For many manga fans, such exoticism is no obstacle. "They just seem like normal comics, but the drawing style is more interesting," says 14-year-old Ted Brandston, who has a large collection after being introduced to the books two years back by his summer camp counselor. The 9th grader at New York's Calhoun School says his favorite is Ranma ½, a series by Rumiko Takahasi about a wandering martial arts master and his son.
However, he gives a thumbs-down to Initial D by Shuichi Shigeno, a series about car racing that he calls "very-American influenced" and "more violent than most." In general, says Ted, parents need to look at the books their kids are reading since there's a great deal of variation among manga titles, from tame to highly violent and risqué.
Manga's No. 1 American fan may be 36-year-old Stu Levy -- who also happens to be the CEO of TokyoPop. Growing up in Los Angeles in the 1980s, Levy was a devotee of Japanese video games and first became acquainted with anime-style graphics via the game Streetfighter. Later, after a stint at Georgetown Law School, he moved to Japan and worked in multimedia. There, someone passed along Parasyte, the first manga he had seen. Says Levy: "I read it and immediately felt it should become a Hollywood movie."
Instead of making movies, though, Levy returned to L.A. and, starting in 1996, became a manga publisher. TokyoPop's sales have been trending sharply upward ever since, he says. Today, with hundreds of its manga titles in print, revenues are projected to run around $35 million in 2003, up from $16 million in 2002. TokyoPop's wares are widely available, selling in some independent bookstores and at such diverse chains as Barnes & Noble (BKS ), Virgin Megastore, Suncoast, Best Buy (BBY ), and Walden Books, a division of Borders Group (BGP ).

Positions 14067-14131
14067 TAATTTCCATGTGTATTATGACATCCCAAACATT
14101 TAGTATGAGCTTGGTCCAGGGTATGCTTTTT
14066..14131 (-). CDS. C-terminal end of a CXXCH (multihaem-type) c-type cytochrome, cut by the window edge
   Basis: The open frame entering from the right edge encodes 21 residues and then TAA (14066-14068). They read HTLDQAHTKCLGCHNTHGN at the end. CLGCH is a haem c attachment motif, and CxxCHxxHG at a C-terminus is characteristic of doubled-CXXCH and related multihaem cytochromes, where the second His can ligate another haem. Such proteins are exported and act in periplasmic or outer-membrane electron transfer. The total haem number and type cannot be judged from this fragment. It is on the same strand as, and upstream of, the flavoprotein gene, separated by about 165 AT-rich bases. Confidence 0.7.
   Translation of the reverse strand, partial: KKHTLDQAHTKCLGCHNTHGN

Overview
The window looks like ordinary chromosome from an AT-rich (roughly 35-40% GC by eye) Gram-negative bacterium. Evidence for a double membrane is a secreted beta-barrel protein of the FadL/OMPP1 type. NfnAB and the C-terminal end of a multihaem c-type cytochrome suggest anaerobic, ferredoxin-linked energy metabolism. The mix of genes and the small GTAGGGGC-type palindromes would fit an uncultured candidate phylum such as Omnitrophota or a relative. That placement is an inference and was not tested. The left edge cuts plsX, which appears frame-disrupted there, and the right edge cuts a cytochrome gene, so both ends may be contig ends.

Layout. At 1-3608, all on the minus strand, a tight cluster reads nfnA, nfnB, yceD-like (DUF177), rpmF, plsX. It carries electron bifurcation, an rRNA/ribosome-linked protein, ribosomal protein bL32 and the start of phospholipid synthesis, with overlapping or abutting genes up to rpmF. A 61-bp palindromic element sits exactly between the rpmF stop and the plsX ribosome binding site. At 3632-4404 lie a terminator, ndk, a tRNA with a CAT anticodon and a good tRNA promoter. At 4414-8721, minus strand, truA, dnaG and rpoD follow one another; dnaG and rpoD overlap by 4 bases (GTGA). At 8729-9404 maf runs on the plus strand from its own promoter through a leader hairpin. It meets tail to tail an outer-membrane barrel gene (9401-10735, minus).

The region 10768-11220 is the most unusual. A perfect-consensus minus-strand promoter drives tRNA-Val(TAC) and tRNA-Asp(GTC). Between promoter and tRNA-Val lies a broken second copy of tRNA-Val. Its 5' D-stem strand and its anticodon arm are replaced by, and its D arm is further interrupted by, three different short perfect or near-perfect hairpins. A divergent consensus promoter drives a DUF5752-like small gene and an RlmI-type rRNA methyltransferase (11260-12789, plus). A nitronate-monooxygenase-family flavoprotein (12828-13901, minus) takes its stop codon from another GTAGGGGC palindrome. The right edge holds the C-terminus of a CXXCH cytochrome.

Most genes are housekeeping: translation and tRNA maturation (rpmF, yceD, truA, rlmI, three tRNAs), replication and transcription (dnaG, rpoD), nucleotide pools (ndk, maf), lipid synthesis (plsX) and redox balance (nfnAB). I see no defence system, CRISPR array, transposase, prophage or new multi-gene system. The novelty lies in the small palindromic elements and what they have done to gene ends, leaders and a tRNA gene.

Despite their action-and-sex themes, manga has a surprising audience: TokyoPop surveys indicate that readership is 65% female and 35% male. On the other hand, as might be expected, most readers are between the ages of 9 and 25. Levy's volumes carry age-appropriate ratings, from Y (or youth) for age 7 and up to OT (or older teen) for age 16 and up. The titles aimed at teens and older teens appear to be the hottest sellers.
SOURCE OF EXCITEMENT.
Licensing deals are an up-and-coming area of growth for TokyoPop, just as they have been for DC Comics and Marvel (MVL ). An animated feature based on the publisher's Reign: The Conquerer is now airing on the Cartoon Network, and Levy is in negotiations with MTV and other networks over the sale of further properties.
But shouldn't young readers be focusing on classics rather than manga escapism? Responds Levy: "Today, there's a fear that kids don't have any excitement about reading at all. That's why even librarians get excited about our stuff. What matters is that young people get turned on to literature, even if it is the hip-hop of fiction."
By Hardy Green in New York